Like everyone else in the nation and much of the rest of the world, I have spent the past few days grieving the tragedy of the Sandy Hook Elementary School shooting. We have cried and we have prayed. We have screamed out at the universe, "Why kill 20 small children? Where is the sense in that?" We have signed petitions demanding better gun control and access to mental health care in America. We have reached out to our family and friends to say, "I love you."
I listened to President Obama's speech from the Newtown, Conn. memorial service. His heartfelt message touched me deeply:
This job of keeping our children safe and teaching them well is something we can only do together ... We bear responsibility for every child ... This is our first task: caring for our children. It's our first job. If we don't get that right, we don't get anything right. That's how, as a society, we will be judged.
Obviously, most parents do everything they can for their own children. But what can we do for other people's children? And not just the ones here in the U.S., but around the world? How can we help provide for their safety and education? How can we make their lives better? How can we help their dreams come true?
Without a doubt, there are millions of ways -- probably one for every child on this planet. We can and should fight for gun control laws. We can and should lobby for better health care for the mentally ill. We can also volunteer in soup kitchens, become Big Brothers/Big Sisters, tutor in after-school programs, or teach Sunday School at church.
One way I've helped care for the children of the world since 2004 is by sponsoring a young girl in Kolkata, India through The HOPE Foundation. During these past eight years, I have watched Rama grow from a frightened 9-year-old, abandoned by her parents and about to be sold into sex slavery by her grandmother, into a mature young woman on her way to professional school.
Adopting Rama during a trip to India was a gift to myself. Wandering through the streets of Kolkata, seeing toddlers scrambling next to heavily-trafficked streets, watching families attempt to make a home out of a tattered piece of cardboard under the railway tracks, knowing that millions of children didn't have enough food to eat... I had to do something.
Luckily, I ran into Aine Carter, a volunteer at the HOPE Foundation. She invited me to visit the HOPE Girl's Home, which I did the following day. I was blown away by how the home's director, Geeta, kept the orphanage clean and orderly, the school running, and the girls fed, clothed, educated, and happy. There was such joy on those children's faces. They danced to Bollywood music and giggled when I tried to do the same.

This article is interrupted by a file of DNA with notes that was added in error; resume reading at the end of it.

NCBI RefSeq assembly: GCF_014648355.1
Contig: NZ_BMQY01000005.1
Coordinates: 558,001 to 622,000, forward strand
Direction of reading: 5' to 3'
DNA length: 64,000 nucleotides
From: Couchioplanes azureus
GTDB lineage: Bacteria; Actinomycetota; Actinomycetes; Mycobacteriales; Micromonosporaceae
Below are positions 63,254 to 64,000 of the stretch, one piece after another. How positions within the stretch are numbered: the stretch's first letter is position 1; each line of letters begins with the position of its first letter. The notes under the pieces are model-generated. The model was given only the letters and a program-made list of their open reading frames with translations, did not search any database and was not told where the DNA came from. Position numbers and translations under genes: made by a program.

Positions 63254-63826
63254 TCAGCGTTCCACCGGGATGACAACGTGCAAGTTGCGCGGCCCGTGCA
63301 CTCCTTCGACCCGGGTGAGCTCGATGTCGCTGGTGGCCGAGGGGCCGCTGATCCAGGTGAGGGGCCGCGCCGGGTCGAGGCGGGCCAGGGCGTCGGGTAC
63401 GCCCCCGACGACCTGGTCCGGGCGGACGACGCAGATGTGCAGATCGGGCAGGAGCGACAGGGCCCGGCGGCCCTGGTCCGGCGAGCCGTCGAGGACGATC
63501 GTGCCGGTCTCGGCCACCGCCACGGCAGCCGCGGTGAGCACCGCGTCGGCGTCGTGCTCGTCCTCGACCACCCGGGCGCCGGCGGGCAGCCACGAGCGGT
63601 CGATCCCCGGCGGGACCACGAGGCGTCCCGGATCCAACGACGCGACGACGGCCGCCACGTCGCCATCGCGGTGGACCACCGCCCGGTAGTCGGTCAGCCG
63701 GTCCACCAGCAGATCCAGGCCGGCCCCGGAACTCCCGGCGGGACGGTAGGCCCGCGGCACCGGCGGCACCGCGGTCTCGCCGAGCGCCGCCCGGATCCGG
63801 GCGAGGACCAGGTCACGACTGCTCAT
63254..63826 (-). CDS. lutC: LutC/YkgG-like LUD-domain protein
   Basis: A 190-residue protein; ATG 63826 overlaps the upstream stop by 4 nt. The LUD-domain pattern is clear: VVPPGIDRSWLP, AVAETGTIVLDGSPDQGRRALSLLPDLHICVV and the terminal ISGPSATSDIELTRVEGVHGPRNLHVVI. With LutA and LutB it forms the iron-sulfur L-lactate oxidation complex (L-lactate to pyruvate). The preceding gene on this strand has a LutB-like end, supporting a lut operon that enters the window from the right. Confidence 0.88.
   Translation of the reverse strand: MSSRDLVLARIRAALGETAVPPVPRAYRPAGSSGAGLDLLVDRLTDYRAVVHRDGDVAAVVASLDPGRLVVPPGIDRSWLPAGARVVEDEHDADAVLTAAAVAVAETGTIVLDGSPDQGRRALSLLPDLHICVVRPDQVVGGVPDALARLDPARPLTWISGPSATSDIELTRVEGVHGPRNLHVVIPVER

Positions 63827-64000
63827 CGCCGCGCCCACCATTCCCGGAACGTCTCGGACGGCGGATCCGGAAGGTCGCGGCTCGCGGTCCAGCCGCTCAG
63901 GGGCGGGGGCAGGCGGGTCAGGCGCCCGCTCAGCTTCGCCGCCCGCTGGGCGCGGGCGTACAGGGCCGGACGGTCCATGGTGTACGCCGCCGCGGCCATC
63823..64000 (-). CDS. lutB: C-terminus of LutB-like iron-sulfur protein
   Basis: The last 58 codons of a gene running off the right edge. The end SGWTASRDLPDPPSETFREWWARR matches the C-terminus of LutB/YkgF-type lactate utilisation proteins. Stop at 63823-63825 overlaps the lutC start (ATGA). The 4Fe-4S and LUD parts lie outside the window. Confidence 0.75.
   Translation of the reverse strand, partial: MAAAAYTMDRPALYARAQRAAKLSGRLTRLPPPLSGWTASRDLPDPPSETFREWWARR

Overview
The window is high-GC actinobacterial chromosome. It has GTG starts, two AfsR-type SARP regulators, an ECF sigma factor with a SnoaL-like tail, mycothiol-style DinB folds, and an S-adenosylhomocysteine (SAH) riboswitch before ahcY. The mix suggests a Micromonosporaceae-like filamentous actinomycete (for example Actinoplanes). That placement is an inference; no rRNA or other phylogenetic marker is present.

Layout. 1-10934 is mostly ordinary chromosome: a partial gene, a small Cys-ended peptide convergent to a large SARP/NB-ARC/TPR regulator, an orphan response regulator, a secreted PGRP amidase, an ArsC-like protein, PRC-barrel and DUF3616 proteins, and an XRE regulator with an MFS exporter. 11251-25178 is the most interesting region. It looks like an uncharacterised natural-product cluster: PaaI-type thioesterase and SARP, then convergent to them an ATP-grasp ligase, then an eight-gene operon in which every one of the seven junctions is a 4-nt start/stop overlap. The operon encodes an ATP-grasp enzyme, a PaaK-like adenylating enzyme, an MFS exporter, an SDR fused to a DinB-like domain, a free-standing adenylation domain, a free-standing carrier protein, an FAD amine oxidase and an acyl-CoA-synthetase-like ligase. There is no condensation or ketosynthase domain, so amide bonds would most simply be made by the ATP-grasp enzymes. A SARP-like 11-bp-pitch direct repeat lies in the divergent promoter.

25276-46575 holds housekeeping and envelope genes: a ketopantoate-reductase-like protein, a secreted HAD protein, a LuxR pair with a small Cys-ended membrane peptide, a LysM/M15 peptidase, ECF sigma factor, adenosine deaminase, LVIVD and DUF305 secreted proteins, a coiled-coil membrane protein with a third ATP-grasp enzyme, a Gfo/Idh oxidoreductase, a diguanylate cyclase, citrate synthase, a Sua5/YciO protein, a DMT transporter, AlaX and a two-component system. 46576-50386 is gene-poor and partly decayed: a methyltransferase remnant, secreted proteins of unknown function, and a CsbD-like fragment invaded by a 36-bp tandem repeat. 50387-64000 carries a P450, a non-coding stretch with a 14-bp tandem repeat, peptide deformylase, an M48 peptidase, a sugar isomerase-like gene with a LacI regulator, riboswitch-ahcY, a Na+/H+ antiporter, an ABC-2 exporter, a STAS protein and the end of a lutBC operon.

Every Christmas when I renew my support of Rama, I think about how grateful I am to have stumbled upon The HOPE Foundation years ago. It is so easy for me to give a few hundred dollars each year to pay for her food, clothing, education, and health care... Basically, all I have to do is give up a few trips to Starbucks each week! Such a small sacrifice to make in return for knowing that one little girl's life has been saved.
My family has vowed to practice "experiential Christmases" for the past decade. We try to avoid giving each other material gifts, but instead focus on being together. This year, I am giving my two nieces, ages 6 and 3, the gift of the sponsorship of a HOPE child. I am eager to model the values of compassion, generosity, and humility. I want them to know how blessed they are to be living in a warm house in America with a loving family, plenty of food to eat, and wonderful schools to attend. I wish for them to feel true gratitude for their blessings, as I do for mine.
Spending about $350/ year to sponsor a child may be out of your budget. In that case, The HOPE Foundation has five categories of "Gifts of Hope" that you can sponsor, ranging from school shoes ($7/pair), uniforms ($13), and boxes of books ($20), to vaccinations ($60) and HIV medication ($160). You can also sponsor gifts for entire families, offering them lambs, pigs, chickens, and goats ($13-$60 each) or a hand pump for water ($125) -- all of which will make their lives far easier, helping their children to flourish.
The holidays are a wonderful time to be thankful for all that we have. This Christmas, in particular, as we think of the suffering families in Newtown, Conn., and of street kids in India, let us recall President Obama's words. Let us care for all the children, not just our own. Perhaps we can find a way to make a difference: in their lives, and in our hearts. Perhaps we can help restore hope in this troubled world.
Photo credit: Siobhain Danaher
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